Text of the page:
Today is Tuesday.
I know what you’re thinking: So what? There’s nothing really special about Tuesdays. If the days of the week were a group of girlfriends at a nightclub, Tuesday would be the one stuck at a table, watching coats and purses, while the others are on the dance floor or at the bar being plied with free drinks. It just doesn’t have the other days’ beauty, charisma, or good PR. We don’t even love to hate it the way we do a good movie villain. Or Monday.
Mondays you complain about because Monday morning means it’s back to the grind. No one’s ever had an annoying co-worker stop at their desk just long enough to diagnose them with “a case of the Tuesdays.”
Wednesday’s claim to fame is that when it’s over, there’s less week ahead than there is behind.
And if you’ve ever heard the phrase “Thank God it’s Tuesday,” it was probably on the same day you heard the sound of one hand clapping.
Saturday and Sunday… Those are the supermodels of the group. Whether you revel on one and worship on the other, party hard on both days, or major in relaxation, their charms are readily evident.
But Tuesday? We hold our elections on Tuesdays; it’s no wonder that hardly anybody shows up to the polls. Tuesday is a nothing day.
But not for Cedric Carter. Tuesday has become his personal Sabbath. Today is the twelfth Tuesday since his conversion. Exactly 84 days ago, it became the focal point of his week—his day of prayer, reflection, and wrestling with his sins, faults, and inadequacies. In the same way that Jews never fail to commemorate the night that blood over doorposts caused the angel of death to pass over their community without touching down, Cedric never fails to carry out the rites and rituals of his Third Day Adventist faith.
Hours before sunrise, he makes his pilgrimage from his bedroom to the one down the hall. And there he stands, at the entrance to the shrine dedicated to his religion’s martyr—a young innocent, taken on the Tuesday that, to Cedric, is now known simply as That Day.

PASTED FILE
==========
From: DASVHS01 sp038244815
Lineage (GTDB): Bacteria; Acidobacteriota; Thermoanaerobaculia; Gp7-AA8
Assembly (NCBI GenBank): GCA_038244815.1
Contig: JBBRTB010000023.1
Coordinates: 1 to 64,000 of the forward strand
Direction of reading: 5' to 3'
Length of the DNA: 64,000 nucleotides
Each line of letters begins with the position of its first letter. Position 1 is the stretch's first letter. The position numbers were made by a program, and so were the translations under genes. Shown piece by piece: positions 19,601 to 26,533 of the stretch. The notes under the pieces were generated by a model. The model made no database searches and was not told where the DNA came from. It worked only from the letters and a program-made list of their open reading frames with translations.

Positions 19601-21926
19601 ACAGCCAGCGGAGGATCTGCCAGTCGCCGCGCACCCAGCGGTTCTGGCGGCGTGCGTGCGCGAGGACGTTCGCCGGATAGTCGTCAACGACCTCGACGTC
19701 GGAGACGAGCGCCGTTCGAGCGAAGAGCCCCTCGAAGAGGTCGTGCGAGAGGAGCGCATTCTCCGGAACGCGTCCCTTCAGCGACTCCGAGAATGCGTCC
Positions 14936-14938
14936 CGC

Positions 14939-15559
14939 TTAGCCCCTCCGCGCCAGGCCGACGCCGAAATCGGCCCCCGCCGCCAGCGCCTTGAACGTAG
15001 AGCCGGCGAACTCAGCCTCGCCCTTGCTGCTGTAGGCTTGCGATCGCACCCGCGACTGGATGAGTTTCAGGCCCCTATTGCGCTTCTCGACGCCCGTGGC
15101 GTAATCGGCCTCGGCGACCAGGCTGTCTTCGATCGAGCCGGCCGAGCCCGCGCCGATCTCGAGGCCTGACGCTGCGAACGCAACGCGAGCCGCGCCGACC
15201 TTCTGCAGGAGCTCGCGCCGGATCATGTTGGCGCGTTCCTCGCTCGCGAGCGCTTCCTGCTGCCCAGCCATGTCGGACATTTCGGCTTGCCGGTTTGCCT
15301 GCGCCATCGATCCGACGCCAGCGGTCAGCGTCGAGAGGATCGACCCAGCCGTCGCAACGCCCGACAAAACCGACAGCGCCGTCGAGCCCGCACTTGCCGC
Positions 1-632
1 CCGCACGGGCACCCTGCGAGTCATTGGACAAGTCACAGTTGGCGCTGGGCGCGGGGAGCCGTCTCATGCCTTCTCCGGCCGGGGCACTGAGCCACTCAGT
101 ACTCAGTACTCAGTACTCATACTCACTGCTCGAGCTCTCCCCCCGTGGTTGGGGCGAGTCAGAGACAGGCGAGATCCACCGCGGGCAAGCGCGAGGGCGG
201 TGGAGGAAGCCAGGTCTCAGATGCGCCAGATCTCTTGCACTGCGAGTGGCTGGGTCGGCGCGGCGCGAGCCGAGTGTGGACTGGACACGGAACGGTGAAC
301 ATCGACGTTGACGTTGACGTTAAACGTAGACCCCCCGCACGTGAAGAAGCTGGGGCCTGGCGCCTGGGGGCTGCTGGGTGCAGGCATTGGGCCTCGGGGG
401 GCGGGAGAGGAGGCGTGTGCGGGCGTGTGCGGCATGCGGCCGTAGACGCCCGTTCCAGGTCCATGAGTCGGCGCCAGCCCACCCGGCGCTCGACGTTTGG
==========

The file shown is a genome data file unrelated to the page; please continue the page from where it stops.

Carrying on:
Cedric stands in the doorframe, not so much staring at the empty upper bunk bed as staring through it like it’s an open portal. On the other side of the chasm: That Day.
He’s given himself a thousand lashes over his lapse in attention and his delay in realizing that one of the threads in the garment of his world was being tugged so that he would soon be left feeling stark naked. Those first few moments of unraveling replay in his head on an endless loop:
“Hey, Davey. You guys done salivating over the toys?”
“Yeah, Dad! I can’t wait ‘til my birthday!”
Where’s your brother?”
David shrugs and says, “He went looking for you. He wanted to show you something.”
“Looking for me? I’ve been standing right over here this whole time.”
Cedric peers down the aisle from which David appeared, then pushes the shopping cart into the next aisle and the one after that.
He turns to David and asks, “Which way did he go?”
David isn’t sure. Cedric doubles back, but this time at a pace a half step slower than a jog.
He begins calling out, “Danny! Danny!!”
After a full on sprint through the sporting goods section adjacent to the toys, his concern level is ratcheted up to the point that he ditches the shopping cart and widens the search. His calls are even louder: “DANNNIELLLL!”
But panic hamstrings his efforts. The desire to run down every aisle at the exact same time produces a series of moves akin to a human heart in fibrillation: There’s a lot of activity, but it’s so spasmodic and uncoordinated that it’s counterproductive.
Through the portal conjured up by his mind’s eye, he can see one of the myriad ways he woulda, coulda, shoulda made things turn out differently.
If only I’d stood right there in the aisle with the boys… Run a little faster through the store when I realized he was missing… Screamed a little louder: DANIEL!! DAAAAANNNIEEEELLLL!!! If only I could have quieted my mind and been less frantic so I could have answered the police officer’s questions better…
Seeing Daniel’s bed still empty, Cedric begins the second refrain in his homily:
If only I’d gone to the bank first or to the post office after... Maybe we would have arrived at the store too early or too late to run into the disturbed creature the devil tapped on the shoulder and caused to… to…
Cedric can’t bring himself to think about what might have befallen little Daniel in the depraved hands of whoever snatched him, stole him away like an umbrella in the vestibule of a doctor’s office on a rainy day. The Bible says that God’s mercies are new every morning, and Cedric knows just how true that is. His imagination keeps filming those scenes of depravity in a pitch-dark room, with the lens cap still on the camera. The mental barrier preventing him from envisioning his baby boy being used as a punching bag, a tackling dummy, a sex toy—or all three—has helped him maintain the sample-size portion of sanity that’s all he has left after he, quite literally, lost his child.